TT: The bridge is fast-approaching the end of its life span, and the increased growth and traffic are helping it get there faster every day. I would like to see our local elected representatives put bridge replacement near the top of the list, and have our state level representatives start pushing to get it on the DOT’s STIP ASAP.

I am not in favor of a toll bridge. The residents are already paying for it. North Carolina residents pay the highest gas taxes in the southeast. We also pay highway use tax every time we renew our vehicle plates. Those taxes are supposed to go to roads and bridges, so I would not be in favor of a toll bridge. 

PCD: Are there other top-of-mind infrastructure needs you would address as commissioner? 
TT: Setting aside land for new high schools would be one. We keep building elementary and middle schools but are funneling those students to the four already full high schools. 

PCD: Do you support public-private partnerships, most recently Project Grace and the soon-to-open New Hanover County Government Center? Do you think it’s an appropriate use of taxpayer money? Explain. 
TT: Honestly, it would depend on the project and what the cost/benefit is to the taxpayers. 

PCD: There have been concerns with a rise in homelessness in the area. Commissioners voted down an ordinance in April that would have made it illegal for unsheltered populations to sleep on county property. Do you support that decision? How would you propose the county step in to help some of the most vulnerable populations? 
TT: I have talked with the sheriff and the director of the Good Shepherd House about the homeless issue. I am not a fan of allowing the homeless to set up camps, as they have done at the downtown library. It is not a good look for New Hanover County, or the city, and the trash left by the homeless now becomes a county clean up issue.

But we also don’t need to fill the jails up at taxpayer expense either.

The homeless issue is one that has been ignored for a long time, to the point that now there is not a simple answer. There are a lot of substance abuse and mental health issues with our homeless population — and, if the county does anything, it should be in those areas to aid in getting people help and off the streets.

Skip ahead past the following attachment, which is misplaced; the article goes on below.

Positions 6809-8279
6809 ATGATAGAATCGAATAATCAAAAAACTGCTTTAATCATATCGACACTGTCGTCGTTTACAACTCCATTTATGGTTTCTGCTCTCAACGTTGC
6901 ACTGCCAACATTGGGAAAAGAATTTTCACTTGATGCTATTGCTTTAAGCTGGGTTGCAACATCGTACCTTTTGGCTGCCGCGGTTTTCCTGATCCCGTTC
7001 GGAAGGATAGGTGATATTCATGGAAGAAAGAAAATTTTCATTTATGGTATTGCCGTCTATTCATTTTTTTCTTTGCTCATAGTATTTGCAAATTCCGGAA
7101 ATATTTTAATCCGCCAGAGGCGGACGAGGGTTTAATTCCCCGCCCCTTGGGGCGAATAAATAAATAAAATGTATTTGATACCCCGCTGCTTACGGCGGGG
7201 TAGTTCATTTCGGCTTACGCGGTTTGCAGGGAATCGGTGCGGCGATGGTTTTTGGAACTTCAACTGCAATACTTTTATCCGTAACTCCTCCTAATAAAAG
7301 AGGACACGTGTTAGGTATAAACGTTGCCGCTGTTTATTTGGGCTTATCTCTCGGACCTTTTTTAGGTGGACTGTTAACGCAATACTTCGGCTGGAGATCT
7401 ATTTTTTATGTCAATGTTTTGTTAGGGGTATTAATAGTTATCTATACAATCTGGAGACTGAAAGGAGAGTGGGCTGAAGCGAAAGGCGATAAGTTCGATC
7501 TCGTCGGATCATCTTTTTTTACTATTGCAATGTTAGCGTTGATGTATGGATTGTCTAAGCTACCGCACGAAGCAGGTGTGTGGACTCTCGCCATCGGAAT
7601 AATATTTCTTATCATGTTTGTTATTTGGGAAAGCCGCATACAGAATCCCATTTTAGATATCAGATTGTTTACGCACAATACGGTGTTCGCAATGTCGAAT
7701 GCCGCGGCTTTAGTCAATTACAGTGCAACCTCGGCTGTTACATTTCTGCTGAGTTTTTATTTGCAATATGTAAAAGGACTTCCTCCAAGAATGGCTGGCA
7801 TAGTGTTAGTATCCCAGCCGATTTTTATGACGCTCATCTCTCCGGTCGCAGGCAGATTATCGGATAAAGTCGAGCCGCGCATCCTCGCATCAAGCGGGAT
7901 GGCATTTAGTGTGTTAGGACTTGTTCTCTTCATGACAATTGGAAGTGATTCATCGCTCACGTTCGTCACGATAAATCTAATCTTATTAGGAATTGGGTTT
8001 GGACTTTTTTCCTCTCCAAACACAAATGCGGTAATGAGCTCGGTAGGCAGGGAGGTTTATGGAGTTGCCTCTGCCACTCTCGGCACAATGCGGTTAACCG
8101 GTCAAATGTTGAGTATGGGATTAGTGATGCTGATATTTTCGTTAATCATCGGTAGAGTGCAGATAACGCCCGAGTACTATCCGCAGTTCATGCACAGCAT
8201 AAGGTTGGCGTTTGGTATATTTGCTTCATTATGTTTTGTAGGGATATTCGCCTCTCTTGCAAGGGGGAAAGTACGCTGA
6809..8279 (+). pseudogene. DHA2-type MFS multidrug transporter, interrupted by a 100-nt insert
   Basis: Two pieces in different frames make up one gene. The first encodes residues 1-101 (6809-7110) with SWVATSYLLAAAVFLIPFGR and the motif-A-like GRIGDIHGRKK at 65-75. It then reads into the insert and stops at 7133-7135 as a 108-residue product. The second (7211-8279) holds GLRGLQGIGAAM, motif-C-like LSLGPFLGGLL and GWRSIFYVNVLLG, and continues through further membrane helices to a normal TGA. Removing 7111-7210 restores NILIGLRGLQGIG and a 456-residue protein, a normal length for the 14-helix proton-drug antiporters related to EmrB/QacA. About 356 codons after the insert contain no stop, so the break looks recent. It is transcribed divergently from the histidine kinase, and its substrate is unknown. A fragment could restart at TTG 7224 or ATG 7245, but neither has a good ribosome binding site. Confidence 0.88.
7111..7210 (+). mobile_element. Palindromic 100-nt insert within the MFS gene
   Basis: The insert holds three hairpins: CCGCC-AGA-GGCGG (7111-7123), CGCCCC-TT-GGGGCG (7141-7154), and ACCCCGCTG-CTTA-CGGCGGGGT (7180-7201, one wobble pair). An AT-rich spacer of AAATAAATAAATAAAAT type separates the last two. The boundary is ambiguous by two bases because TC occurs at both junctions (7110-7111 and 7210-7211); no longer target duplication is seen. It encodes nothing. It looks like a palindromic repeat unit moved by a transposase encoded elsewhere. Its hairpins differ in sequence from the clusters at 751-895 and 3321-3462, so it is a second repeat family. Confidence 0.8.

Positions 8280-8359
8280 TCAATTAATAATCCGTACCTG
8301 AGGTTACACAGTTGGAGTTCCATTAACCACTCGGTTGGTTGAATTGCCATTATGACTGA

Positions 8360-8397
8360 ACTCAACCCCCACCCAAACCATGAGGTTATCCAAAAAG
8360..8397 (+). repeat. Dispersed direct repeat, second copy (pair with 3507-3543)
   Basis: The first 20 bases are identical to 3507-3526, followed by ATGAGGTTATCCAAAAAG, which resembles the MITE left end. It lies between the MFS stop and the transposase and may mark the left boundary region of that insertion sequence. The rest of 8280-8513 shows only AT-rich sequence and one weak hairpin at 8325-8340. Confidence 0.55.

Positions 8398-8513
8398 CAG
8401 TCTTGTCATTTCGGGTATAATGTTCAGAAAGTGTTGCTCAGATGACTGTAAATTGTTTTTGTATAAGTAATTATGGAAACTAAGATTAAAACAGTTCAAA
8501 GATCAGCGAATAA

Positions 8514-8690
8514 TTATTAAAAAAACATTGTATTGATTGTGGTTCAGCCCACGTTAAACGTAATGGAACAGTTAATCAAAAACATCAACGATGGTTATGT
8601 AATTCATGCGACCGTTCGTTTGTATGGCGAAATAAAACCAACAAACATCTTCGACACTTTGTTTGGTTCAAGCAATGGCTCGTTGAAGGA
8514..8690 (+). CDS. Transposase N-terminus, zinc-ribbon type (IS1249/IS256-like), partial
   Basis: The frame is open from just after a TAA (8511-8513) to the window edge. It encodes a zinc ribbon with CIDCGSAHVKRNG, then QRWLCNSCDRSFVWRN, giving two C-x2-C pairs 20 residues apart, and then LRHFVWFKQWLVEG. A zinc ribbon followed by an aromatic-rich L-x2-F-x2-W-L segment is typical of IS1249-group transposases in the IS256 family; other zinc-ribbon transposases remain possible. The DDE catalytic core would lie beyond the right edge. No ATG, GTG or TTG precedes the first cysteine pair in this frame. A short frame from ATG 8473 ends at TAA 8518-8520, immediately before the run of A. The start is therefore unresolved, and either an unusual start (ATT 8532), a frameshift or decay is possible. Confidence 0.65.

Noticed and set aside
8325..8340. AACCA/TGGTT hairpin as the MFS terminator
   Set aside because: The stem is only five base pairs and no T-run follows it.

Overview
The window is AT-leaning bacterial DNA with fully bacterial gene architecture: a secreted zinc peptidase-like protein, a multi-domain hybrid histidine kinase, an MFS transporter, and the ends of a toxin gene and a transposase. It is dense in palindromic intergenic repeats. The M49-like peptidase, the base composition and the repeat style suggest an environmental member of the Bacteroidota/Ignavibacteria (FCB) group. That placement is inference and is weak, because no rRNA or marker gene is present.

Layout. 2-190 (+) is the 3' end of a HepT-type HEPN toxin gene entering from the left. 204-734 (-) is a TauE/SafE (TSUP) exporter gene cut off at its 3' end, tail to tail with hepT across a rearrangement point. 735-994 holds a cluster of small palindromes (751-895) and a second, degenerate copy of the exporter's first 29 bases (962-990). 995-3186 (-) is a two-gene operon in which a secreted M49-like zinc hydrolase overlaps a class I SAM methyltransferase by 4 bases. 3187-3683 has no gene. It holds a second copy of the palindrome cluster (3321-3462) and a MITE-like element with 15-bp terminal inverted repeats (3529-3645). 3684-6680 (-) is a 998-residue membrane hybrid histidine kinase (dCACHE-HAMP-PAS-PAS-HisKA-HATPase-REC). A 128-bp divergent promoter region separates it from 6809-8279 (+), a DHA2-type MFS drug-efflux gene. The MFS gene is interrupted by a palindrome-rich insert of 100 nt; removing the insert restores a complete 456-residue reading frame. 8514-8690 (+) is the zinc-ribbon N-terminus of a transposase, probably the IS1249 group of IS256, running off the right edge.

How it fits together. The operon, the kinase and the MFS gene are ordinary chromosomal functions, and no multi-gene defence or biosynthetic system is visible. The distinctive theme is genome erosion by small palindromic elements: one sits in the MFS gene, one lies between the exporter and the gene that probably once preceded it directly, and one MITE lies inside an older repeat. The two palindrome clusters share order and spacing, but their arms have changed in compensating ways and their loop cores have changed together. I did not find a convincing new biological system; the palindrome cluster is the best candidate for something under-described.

PCD: Where can the county improve to provide more equitable opportunities and outreach to historically marginalized communities? 
TT: I would like to see the county work more closely with local businesses and industries to promote upcoming opportunities in the area for the residents. I don’t know of any areas that everyone in the county does not have equal access to. 

PCD: Is the county doing enough to hold Chemours accountable for PFAS pollution in the Cape Fear? Explain. 
TT: No, the county and the city should have been much more vocal and even pursued legal action against Chemours for poisoning the water. The answer has been to saddle the taxpayers with increases in fees to cover the filtration system that is needed to remove Chemours’s chemicals from our water. Total ball drop on the part of local government. 

PCD: Citizens have expressed concerns regarding trust with the current board; what will you do to (re)gain it? 
TT: I have lived here for most of my life. I have watched and lived the frustrations of dealing with our local governments. Having been a municipal employee for over 20 years, I have a unique perspective.

I run a small business here and I look at things through a business perspective. My goal is to be an elected representative of the people — not an official, not a leader — but a representative who is transparent and accountable to the people. Commissioners are elected to take care of the citizen’s business. 

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Shea Carver
Shea Carver is the editor in chief at Port City Daily. A UNCW alumna, Shea worked in the print media business in Wilmington for 22 years before joining the PCD team in October 2020. She specializes in arts coverage — music, film, literature, theatre — the dining scene, and can often be tapped on where to go, what to do and who to see in Wilmington. When she isn’t hanging with her pup, Shadow Wolf, tending the garden or spinning vinyl, she’s attending concerts and live theater.